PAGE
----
Lowey Announces Passage of $21M for Long Island Sound
Congresswoman Nita Lowey (D-Westchester/Rockland), Chairwoman of the House Appropriations Committee, announced $21 million in funding for Long Island Sound was included in the fiscal year 2020 appropriations bill passed December 17 by the House of Representatives.
“I first ran for Congress on the promise that I would do all I could to restore Long Island Sound,” said Congresswoman Lowey. “I am thrilled that year after year, we’ve made progress on that promise. Today, the House passed spending legislation that included $21 million for the Environmental Protection Agency’s (EPA) Long Island Sound Geographic program, a $7 million increase. I’m proud of this investment to protect the Sound and assist the local economy.”
“Thank you to Chairwoman Lowey for leading the effort to increase investments for the restoration of Long Island Sound,” said Nancy Seligson, Mamaroneck Town Supervisor, Save The Sound Board Member. “This funding supports and leverages state and local projects for resilient, sustainable and environmentally just communities and provides the scientific research and data needed to effectively manage for cleaner, healthier waters. With these investments, Long Island Sound, its rivers, harbors, and bays will continue to provide fishing, boating, swimming and up to $31 billion annually to the regional economy. Congresswoman Nita Lowey has been a shining leader in Congress and a stalwart champion for our region. Her leadership on funding for and restoration of Long Island Sound has shaped the improvements we enjoy today and will shape the improvements we look forward to in the future.”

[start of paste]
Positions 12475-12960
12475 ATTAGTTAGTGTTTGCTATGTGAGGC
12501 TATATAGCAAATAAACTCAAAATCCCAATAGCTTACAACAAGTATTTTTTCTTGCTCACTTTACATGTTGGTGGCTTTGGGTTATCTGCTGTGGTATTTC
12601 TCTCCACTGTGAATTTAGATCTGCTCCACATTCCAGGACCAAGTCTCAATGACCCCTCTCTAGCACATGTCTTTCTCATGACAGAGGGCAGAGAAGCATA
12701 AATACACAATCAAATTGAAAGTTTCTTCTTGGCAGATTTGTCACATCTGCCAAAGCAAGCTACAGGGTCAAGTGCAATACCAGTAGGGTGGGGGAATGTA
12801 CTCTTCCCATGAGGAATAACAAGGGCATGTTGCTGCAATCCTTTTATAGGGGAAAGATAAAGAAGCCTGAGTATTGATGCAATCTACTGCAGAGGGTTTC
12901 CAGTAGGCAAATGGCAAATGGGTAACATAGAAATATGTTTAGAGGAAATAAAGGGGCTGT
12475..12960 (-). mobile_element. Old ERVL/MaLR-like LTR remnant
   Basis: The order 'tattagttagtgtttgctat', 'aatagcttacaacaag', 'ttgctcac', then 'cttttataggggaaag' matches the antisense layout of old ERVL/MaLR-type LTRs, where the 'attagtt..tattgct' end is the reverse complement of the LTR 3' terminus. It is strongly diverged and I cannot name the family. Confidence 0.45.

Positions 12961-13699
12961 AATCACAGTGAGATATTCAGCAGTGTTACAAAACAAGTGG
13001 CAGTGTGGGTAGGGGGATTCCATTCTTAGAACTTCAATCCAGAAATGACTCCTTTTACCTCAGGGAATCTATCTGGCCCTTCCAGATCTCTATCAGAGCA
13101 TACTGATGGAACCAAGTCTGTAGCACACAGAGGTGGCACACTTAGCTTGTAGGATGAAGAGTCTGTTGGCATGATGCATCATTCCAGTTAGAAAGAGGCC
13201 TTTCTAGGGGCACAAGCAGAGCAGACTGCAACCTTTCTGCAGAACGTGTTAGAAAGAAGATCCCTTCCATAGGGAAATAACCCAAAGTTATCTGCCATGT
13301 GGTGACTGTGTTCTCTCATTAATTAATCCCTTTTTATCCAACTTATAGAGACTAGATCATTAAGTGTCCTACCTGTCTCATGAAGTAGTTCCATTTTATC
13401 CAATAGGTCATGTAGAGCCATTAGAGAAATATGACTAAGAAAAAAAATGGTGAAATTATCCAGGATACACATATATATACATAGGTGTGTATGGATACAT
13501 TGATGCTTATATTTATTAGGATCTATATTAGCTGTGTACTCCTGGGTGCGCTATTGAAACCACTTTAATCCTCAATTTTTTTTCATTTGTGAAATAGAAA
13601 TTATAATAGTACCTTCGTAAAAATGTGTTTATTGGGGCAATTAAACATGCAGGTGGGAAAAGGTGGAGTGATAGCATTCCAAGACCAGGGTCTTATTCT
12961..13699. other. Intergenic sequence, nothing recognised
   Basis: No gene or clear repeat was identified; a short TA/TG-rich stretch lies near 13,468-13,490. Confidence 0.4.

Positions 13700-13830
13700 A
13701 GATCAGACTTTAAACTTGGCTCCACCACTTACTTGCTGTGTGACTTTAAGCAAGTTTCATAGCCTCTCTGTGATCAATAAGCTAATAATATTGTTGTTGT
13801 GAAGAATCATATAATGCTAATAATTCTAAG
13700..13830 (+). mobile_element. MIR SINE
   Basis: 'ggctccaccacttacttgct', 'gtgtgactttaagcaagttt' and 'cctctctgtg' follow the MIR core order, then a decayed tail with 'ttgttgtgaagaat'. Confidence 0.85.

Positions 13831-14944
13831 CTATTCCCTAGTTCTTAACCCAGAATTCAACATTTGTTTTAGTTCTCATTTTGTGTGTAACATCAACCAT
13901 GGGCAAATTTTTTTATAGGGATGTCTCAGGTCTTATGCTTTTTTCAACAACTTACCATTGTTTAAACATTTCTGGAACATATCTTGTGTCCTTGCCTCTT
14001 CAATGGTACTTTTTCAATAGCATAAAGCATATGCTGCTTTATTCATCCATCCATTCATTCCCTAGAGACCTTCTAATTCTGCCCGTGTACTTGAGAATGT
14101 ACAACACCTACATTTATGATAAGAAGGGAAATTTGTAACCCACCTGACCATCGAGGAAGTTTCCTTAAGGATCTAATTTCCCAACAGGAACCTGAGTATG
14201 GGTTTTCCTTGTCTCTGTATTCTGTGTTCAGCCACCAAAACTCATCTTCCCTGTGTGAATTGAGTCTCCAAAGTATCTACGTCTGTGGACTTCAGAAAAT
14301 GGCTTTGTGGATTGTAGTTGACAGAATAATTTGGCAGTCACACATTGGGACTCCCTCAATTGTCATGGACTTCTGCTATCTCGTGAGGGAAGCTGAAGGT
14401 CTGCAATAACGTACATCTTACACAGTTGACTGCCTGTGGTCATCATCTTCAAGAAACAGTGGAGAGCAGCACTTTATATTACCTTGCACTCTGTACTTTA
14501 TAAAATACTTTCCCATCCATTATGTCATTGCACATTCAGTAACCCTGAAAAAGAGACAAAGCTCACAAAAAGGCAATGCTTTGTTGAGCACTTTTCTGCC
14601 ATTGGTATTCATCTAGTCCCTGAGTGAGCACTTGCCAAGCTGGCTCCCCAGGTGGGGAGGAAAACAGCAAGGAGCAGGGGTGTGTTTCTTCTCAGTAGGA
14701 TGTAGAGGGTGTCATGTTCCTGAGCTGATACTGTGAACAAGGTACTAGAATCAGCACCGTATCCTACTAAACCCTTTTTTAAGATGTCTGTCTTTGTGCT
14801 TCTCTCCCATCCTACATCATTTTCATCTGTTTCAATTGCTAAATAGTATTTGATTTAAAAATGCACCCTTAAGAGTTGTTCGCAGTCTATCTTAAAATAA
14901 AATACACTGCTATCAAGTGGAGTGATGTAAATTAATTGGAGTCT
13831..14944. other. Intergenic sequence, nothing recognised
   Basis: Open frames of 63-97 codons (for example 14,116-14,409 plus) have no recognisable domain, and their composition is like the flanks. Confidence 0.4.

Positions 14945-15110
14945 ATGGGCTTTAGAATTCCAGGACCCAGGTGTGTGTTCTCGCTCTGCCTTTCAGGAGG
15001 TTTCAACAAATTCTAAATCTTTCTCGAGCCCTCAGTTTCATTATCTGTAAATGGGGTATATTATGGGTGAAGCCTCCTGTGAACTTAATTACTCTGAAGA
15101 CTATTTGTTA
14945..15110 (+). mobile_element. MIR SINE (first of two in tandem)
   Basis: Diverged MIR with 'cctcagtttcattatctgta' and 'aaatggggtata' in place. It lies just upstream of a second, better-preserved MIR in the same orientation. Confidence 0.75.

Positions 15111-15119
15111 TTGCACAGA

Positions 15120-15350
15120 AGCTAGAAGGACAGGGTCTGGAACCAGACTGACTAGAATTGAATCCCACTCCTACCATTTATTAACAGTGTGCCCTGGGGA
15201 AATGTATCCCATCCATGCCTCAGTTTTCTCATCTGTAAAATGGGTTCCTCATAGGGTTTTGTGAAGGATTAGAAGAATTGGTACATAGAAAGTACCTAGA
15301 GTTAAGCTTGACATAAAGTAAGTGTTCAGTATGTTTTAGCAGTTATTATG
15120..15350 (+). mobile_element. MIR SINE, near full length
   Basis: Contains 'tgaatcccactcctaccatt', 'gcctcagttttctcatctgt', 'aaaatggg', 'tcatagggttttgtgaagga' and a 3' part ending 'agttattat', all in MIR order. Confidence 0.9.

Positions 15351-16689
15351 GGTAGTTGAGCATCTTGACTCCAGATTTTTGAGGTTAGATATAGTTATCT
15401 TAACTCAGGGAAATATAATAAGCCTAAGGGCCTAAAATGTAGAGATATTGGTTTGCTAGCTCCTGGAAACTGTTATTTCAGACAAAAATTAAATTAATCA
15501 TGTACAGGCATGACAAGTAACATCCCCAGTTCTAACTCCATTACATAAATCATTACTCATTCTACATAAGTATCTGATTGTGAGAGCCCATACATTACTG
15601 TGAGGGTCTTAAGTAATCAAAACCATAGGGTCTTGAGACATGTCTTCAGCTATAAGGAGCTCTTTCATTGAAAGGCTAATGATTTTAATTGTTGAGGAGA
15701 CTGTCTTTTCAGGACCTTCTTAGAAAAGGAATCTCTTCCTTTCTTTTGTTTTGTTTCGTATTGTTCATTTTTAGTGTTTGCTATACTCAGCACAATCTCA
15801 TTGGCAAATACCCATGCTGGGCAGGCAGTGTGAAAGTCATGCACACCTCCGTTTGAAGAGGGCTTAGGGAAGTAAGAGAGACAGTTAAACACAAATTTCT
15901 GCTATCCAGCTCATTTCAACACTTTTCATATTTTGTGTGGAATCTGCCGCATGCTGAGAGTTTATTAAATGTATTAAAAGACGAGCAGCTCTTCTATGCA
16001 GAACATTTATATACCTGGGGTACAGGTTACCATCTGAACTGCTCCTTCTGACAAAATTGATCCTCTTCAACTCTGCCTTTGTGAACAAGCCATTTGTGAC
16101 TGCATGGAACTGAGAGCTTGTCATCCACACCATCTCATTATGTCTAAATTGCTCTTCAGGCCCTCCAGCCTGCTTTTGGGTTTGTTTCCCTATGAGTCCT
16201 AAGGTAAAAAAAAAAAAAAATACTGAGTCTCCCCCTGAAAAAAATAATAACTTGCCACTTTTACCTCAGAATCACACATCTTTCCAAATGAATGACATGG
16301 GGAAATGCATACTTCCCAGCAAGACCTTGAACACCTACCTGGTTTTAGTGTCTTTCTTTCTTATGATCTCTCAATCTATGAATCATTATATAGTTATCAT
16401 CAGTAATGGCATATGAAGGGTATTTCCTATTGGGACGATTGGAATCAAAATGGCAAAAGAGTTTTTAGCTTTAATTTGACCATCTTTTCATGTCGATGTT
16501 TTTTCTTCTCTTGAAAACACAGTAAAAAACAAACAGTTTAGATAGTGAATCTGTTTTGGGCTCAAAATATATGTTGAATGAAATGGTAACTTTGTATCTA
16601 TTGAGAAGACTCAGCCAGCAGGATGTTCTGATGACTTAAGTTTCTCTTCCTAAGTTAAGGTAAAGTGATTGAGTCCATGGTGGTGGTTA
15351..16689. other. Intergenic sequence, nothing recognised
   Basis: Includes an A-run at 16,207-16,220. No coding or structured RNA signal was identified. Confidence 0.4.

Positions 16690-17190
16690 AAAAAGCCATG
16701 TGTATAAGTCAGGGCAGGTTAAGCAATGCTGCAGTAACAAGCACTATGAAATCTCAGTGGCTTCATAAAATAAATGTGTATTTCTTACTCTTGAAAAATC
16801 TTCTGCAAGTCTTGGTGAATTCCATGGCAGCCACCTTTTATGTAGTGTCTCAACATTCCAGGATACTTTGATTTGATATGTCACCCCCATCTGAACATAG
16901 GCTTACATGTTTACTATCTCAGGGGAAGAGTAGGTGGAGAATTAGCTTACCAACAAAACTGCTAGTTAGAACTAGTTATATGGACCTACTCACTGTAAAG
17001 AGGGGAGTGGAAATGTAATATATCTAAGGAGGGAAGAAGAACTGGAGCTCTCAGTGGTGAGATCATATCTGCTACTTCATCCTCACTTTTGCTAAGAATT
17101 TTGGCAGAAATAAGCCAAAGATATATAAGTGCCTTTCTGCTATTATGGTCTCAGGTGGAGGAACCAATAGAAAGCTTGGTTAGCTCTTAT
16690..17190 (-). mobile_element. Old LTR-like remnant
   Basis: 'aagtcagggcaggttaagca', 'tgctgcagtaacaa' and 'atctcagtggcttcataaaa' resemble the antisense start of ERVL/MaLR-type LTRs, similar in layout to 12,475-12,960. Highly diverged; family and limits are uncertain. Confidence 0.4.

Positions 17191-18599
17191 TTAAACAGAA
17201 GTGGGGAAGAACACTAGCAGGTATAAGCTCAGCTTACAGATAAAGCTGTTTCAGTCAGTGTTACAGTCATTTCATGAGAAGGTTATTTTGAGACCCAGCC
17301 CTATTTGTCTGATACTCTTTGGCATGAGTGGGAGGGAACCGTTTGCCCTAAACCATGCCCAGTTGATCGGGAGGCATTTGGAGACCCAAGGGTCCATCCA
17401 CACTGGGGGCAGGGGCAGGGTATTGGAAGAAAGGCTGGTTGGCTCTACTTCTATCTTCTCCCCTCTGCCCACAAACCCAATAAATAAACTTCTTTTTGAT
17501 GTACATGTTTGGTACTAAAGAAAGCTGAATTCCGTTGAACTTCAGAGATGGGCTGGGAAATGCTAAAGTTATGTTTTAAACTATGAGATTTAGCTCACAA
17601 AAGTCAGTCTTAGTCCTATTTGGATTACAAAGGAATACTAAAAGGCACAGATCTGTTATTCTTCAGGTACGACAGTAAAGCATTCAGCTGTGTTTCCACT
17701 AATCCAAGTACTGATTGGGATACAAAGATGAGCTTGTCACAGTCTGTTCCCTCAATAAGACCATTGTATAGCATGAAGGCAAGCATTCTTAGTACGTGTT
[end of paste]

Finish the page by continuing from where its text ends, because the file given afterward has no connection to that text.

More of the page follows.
Federal funding for the Environmental Protection Agency’s Long Island Sound Geographic Program is vital to our regional economy, our environment, and the communities that rely on it. The Long Island Sound Geographic Program focuses on reducing nitrogen levels in the Sound’s water and restoring the surrounding habitats. Long Island Sound has sustained a diversity of birds, wildlife and marine organisms, while also serving as a recreational magnet for tens of thousands of Americans. More than 23 million people live within 50 miles of its shores. According to the Long Island Sound Study, the Sound alone directly contributes $9.4 billion to the regional economy each year and provides between $17 billion and $37 billion in economic value each year.
“We only get one planet,” said Congresswoman Lowey. “If we don’t invest resources now to protect areas like Long Island Sound, our children and grandchildren will be left to deal with the consequences.”
Federal investments in Long Island Sound help leverage additional funding from other federal, state, local, and private partners.